Introduction

(Classical and Medieval Literature Criticism)

Sima Qian 135/45? b.c.-c. 87/89? b.c.

(Name also transliterated as Ssu-ma Ch'ien, Ssuma Ch'ien, and Symaa Chian) Chinese historian.

Qian wrote the master work Shih chi (90 b.c.; Records of the Grand Historian), the first comprehensive Chinese history. He is acclaimed not only as China's premier historian but also for his personal courage in completing the Shih chi under difficult circumstances. As the author of what would serve as the model for all subsequent Chinese histories, Qian exercised enormous influence. Although archaeological finds have supported many of his accounts, Qian is considered by some critics to have transcended the role of annalist and to have become instead an interpreter of history along Confucian lines and a seeker of profound moral truth.

Biographical Information

Most of what is known of Qian's life is from the final, long section of Shih chi. He was born in 145 b.c. (or, possibly, 135 b.c.) in Longmen, a rural, mountainous region near what is now Hancheng. Qian's family had for generations been in charge of the historical records of Chou. His father, Sima Tan, held the position of Grand Astrologer, a role that included keeping daily records of activities connected with the emperor and the state in the Han capital of Ch'ang-an. Tan saw to it that his son traveled extensively and was educated in the classics by the finest masters. Qian began his government service at age twenty under Emperor Wu (reigned 140 b.c.-87 b.c.), accompanying him on many trips that he later recounted in his historical writings. In 110 b.c., Tan, on his deathbed, beseeched Qian to carry on the work that he had only begun: the creation of a complete Chinese history, a feat that would make a name for Qian and hence serve to glorify his father and mother through the ages. In 107 b.c., Qian succeeded Tan as the Han court's official historian. His duties also included work on the recalculation of the solar calendar. In 99 b.c. General Li Ling was defeated and captured in battle. Qian defended the general and was promptly charged with defaming the Emperor. Qian was granted the option of choosing suicide or castration. He chose the latter because he had not yet finished writing the Shih chi. After years of psychological and physical agony he finished the work that fulfilled his pledge to his father. The circumstances of Qian's death are unknown and numerous dates for it have been proposed. His tomb, complete with his personal effects, is located near his birthplace.

Major Works

Although Qian is sometimes credited with writing other works, his fame rests on his unparalleled history, Shih chi, which consists of more than a half million characters in 130 chapters divided into five sections. The first section consists of twelve Basic Annals that describe day-to-day accounts of rulers; the second section consists of ten chapters of Chronological Tables detailing the positions held by imperial family members and the dates of various events; the third section, Records, is eight essays or treatises on assorted topics including rites and sacrifices, music, the calendar and astronomy, commerce and economics, the management of canals and drainage, and literature; the fourth, Noble Families, is a history of the feudal families; the fifth, Biographies, is largely devoted to the lives of great men and their principles. The Shih chi covers the entire history of China from its beginnings with the semimythical Yellow Emperor, who is said to have ruled from 2697 b.c. to 2597 b.c., to Qian's own time. Qian had full access to the imperial library and quoted verbatim from many manuscripts and documents that would now otherwise be lost.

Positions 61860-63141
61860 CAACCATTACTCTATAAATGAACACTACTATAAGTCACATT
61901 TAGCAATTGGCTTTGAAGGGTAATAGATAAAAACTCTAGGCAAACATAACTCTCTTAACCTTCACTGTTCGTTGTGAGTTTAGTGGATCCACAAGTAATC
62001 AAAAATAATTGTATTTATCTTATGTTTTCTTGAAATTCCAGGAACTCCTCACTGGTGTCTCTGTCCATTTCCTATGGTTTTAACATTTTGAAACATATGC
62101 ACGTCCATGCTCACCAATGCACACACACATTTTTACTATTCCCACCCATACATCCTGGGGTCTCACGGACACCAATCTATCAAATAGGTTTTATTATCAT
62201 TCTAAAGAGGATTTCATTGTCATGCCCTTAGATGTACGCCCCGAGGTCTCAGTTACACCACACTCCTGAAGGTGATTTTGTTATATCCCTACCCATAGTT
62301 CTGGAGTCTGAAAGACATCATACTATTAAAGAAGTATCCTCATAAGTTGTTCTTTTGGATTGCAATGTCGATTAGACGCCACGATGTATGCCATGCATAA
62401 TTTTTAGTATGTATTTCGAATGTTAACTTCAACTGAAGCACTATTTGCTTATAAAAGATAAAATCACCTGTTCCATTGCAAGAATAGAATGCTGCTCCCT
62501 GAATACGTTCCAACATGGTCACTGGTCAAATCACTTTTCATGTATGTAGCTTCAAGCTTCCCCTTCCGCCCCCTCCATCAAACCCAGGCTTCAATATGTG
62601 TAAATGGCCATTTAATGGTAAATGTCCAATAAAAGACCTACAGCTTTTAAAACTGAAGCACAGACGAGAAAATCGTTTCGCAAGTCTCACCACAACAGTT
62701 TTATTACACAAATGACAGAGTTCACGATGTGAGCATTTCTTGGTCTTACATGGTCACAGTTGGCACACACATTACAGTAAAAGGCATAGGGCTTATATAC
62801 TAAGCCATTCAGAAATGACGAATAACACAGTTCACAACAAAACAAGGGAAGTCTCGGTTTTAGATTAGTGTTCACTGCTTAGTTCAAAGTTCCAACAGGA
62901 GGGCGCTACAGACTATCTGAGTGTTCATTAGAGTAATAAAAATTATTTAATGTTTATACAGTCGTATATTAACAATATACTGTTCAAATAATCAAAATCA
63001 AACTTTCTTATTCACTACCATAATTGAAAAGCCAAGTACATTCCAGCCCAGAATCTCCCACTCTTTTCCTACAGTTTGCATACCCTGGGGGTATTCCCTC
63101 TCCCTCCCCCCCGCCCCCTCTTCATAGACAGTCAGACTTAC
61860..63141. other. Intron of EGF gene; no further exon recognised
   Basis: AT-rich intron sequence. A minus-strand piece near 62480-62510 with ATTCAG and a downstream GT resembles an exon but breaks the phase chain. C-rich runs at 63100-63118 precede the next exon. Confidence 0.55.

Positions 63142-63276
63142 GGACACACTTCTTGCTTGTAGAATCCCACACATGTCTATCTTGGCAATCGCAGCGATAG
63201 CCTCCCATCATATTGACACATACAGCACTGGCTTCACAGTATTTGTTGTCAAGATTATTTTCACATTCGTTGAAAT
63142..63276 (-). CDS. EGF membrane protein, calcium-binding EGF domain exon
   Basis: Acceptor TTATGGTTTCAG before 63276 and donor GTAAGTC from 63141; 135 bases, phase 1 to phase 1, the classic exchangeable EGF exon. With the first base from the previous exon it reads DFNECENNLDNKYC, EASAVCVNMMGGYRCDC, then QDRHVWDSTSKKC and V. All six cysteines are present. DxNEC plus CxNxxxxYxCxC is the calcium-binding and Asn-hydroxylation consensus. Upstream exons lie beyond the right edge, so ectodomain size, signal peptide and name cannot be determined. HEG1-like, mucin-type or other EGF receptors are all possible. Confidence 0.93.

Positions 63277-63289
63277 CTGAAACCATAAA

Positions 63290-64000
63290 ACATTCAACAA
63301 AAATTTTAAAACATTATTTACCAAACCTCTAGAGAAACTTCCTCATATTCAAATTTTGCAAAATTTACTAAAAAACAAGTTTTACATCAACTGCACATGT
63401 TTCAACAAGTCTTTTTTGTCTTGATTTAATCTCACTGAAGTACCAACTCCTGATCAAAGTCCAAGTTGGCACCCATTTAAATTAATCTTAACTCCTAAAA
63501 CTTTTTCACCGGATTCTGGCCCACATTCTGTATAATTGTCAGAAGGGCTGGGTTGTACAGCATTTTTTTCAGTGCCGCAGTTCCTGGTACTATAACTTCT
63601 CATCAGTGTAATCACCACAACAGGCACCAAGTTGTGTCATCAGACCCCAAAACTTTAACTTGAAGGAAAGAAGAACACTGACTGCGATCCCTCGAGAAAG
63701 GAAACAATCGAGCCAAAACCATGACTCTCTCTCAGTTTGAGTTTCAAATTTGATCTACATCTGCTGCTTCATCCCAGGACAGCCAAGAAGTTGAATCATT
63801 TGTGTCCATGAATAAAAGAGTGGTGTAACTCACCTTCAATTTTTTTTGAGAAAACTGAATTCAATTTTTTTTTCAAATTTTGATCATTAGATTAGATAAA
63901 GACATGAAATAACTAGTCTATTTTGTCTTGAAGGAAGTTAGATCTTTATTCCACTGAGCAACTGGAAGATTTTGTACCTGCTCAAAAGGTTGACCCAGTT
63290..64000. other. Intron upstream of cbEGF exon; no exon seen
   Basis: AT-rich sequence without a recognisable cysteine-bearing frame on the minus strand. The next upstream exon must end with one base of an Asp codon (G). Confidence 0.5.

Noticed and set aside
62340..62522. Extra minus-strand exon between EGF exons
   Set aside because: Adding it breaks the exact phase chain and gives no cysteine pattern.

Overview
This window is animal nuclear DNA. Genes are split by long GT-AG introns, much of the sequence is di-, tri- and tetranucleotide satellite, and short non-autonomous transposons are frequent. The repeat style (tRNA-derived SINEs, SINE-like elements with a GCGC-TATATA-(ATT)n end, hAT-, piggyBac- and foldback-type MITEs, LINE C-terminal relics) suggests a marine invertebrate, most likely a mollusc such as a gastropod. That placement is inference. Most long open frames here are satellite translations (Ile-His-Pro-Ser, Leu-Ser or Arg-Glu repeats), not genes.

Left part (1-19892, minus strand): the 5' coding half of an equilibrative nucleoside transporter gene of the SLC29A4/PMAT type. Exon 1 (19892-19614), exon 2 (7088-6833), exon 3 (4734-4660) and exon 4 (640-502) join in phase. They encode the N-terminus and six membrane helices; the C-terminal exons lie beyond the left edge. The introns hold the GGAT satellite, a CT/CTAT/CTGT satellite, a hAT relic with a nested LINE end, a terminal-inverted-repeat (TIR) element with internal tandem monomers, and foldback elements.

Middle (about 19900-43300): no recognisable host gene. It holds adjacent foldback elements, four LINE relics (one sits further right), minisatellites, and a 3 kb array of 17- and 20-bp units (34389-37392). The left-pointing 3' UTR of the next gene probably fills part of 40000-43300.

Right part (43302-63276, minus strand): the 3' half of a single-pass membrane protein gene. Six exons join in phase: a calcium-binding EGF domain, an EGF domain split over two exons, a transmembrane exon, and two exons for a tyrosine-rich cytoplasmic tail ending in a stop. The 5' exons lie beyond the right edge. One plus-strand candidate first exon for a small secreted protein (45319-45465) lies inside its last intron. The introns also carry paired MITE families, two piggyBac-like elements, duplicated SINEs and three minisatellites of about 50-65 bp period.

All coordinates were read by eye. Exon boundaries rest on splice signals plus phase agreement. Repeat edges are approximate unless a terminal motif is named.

Critical Reception

Qian is revered by many Chinese as both a great historian and a hero and scholars credit him with deeply influencing how the Chinese view themselves. He is praised for having attempted to discover the essence of men and events and how they pertain to the natural order. Grant Hardy contends that Qian's innovative use of multiple narrations and multiple interpretations may actually reflect the truth better than traditional historical writing. Burton Watson discusses the ideals of Chinese history as presented by Qian, while Wai-Yee Li examines Qian's views on moral authority and its relation to human personality. Maintaining moral order was of such importance to Qian, according to Alvin P. Cohen, that the historian resorted to using ghosts in some of his accounts in order to demonstrate that justice ultimately prevails. Scholars note that one of Qian's major influences was Confucius; William G. Boltz explores some of Qian's other influences and his method of incorporating disparate sources. William H. Nienhauser Jr. looks at the portion of the Shih chi termed the Biographies of the Reasonable Officials. Stephen W. Durrant focuses on the most popular section of the Shih chi—Qian's autobiographical writings and his reasoned explanation of his decision to accept castration without rancor.